The coronavirus vaccine will not give the UK herd immunity until summer, which means a delay in returning to normal life according to an expert.
In a bid to achieve herd immunity 80% of the population will need to receive the jab, it has been claimed.
However, it could be extremely difficult to vaccinate the huge amount of people required to return to a normal life until at least summer.
Professor Calum Semple's comments come amid reports of the Oxford vaccine getting approval within days which could be a "game-changer" as it could see millions getting the jab within weeks.
He told BBC Breakfast: "Obviously there is an urgency about this and we know that it is difficult to vaccinate lots of people at the same time – we've got a population of just under 70 million people and we're going to move through them in an orderly fashion vaccinating people most at risk."
He added: "The people that have been vaccinated will be protected within a matter of weeks and that's very important.
"On an individual basis these vaccines are so good that they will protect individuals, so we don't have to wait for this nonsense about herd immunity developing through natural infection, we can start to protect the individuals.
"To get the wider community herd immunity from vaccination rather than through natural infection will take probably 70% to 80% of the population to be vaccinated, and that, I'm afraid, is going to take us right into the summer I expect."
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However the expected approval of the Oxford AstraZeneca vaccine could lead to an end to lockdown by February, as 15 million people who are most at risk of dying or getting seriously ill with coronavirus have reportedly been identified for urgent inoculation.
The new jab is easier to distribute than the existing Pfizer one and could reach millions a week once approved, reports The Mirror.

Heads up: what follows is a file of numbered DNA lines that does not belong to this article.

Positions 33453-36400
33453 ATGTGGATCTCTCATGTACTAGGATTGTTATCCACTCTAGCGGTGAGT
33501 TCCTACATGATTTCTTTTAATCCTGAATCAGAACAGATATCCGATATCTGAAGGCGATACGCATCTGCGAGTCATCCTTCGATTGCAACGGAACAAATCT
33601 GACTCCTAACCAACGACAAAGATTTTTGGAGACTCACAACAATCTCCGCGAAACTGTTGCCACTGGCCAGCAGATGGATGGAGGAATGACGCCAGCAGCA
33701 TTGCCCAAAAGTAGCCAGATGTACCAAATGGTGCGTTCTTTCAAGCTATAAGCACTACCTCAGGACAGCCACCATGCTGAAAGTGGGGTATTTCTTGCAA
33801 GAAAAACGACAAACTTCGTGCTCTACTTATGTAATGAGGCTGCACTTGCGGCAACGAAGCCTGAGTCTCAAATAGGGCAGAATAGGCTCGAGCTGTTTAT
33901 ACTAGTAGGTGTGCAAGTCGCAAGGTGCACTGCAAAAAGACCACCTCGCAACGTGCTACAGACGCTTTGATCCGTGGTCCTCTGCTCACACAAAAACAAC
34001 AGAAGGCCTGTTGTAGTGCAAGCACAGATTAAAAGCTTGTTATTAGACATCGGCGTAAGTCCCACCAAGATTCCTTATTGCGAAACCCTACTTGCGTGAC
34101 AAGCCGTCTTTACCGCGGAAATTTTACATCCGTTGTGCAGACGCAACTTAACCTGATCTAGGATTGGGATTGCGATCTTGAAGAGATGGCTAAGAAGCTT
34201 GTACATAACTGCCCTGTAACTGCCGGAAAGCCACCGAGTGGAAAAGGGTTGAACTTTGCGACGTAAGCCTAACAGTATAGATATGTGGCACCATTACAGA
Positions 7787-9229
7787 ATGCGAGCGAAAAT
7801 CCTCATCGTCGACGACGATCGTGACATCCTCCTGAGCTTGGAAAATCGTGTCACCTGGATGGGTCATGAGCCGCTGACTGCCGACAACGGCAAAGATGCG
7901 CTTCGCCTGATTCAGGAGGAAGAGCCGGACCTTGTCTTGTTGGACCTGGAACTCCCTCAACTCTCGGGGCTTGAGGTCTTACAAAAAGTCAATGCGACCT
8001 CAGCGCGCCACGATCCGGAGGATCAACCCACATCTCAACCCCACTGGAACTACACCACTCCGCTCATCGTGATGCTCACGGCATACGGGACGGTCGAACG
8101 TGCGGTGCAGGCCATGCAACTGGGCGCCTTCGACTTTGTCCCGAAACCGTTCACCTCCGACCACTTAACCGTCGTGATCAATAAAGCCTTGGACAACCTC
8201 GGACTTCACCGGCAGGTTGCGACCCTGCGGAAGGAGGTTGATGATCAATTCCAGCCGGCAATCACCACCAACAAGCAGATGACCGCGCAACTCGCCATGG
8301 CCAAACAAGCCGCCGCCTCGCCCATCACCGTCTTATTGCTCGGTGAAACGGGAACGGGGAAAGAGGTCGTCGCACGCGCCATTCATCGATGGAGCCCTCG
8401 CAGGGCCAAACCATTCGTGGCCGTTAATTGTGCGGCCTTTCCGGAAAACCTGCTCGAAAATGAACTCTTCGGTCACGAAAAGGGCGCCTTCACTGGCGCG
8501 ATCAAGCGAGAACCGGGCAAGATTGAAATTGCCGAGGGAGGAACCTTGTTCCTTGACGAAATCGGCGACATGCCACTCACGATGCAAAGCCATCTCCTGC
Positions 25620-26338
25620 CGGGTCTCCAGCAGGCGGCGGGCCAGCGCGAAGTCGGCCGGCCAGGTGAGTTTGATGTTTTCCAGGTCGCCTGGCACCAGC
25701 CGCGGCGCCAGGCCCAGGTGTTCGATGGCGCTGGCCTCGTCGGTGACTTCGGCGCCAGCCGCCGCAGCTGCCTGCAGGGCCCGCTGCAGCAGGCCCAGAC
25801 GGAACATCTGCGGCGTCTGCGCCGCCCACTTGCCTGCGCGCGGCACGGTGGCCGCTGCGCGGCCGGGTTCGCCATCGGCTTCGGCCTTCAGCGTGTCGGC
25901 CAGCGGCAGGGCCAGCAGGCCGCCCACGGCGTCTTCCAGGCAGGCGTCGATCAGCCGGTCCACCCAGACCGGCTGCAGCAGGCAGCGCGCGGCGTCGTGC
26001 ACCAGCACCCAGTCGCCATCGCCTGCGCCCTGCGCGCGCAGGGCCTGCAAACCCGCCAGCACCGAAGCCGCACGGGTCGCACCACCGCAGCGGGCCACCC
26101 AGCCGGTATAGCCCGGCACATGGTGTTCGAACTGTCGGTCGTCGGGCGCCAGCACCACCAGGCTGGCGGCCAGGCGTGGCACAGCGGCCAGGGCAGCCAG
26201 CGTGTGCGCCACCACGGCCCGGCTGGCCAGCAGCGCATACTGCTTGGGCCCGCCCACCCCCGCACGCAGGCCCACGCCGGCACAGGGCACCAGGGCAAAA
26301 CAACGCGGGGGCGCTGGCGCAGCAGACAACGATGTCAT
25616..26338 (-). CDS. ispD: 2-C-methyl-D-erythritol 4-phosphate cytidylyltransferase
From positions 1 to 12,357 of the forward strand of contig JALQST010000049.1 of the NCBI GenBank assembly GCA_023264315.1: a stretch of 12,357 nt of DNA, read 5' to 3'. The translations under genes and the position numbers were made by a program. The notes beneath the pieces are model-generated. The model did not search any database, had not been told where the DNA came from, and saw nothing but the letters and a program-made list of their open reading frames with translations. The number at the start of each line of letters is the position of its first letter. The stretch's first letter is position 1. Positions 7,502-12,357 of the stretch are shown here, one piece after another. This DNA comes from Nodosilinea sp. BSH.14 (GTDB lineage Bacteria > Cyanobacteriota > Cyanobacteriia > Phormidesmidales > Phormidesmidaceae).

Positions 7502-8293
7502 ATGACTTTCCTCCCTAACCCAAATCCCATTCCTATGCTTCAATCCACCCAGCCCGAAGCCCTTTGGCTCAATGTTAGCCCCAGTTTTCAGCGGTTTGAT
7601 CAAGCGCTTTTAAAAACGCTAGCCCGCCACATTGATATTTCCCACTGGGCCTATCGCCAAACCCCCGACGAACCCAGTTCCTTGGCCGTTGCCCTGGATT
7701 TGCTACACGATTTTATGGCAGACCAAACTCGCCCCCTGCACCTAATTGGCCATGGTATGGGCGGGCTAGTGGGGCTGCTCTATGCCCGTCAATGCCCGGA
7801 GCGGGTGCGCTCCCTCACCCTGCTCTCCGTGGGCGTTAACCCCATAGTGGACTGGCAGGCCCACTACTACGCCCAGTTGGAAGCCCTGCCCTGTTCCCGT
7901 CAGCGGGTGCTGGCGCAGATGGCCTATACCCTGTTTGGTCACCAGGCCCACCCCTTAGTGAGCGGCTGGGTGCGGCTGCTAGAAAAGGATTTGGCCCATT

Shadow Health Secretary Jonathan Ashworth said ministers “should be moving heaven and earth” to ensure it goes to plan.
Millions a week could get the jab starting next week as it is easier to distribute than the existing one.
AstraZeneca, which hopes for approval within days, said: “We think we’ve figured out the winning formula.”
In terms of vaccine uptake, practice GP Dr Fari Ahmad has said that so far there has been little sign of "vaccine hesitancy" among the first groups to receive the Pfizer jab.
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Speaking to BBC Breakfast, she said: "What's really interesting is a lot of the over-80s are very happy to have the vaccine.
"I think they do understand how much of a difference it will make to them individually and they're probably the ones that have been shielding, and it's had a massive impact on them.
"As we move through the age ranges I certainly think there will be some vaccine hesitancy, but I would hope that people will have seen the benefits of it."
Respiratory disease expert and Sage member Prof Calum Semple added the UK's existing mass-vaccination programmes will help speed up the process.
"The technology for identifying people and logistics is built into our system – it's going to have to be stepped up to do many, many more people in a shorter period of time, but that is feasible," he said.
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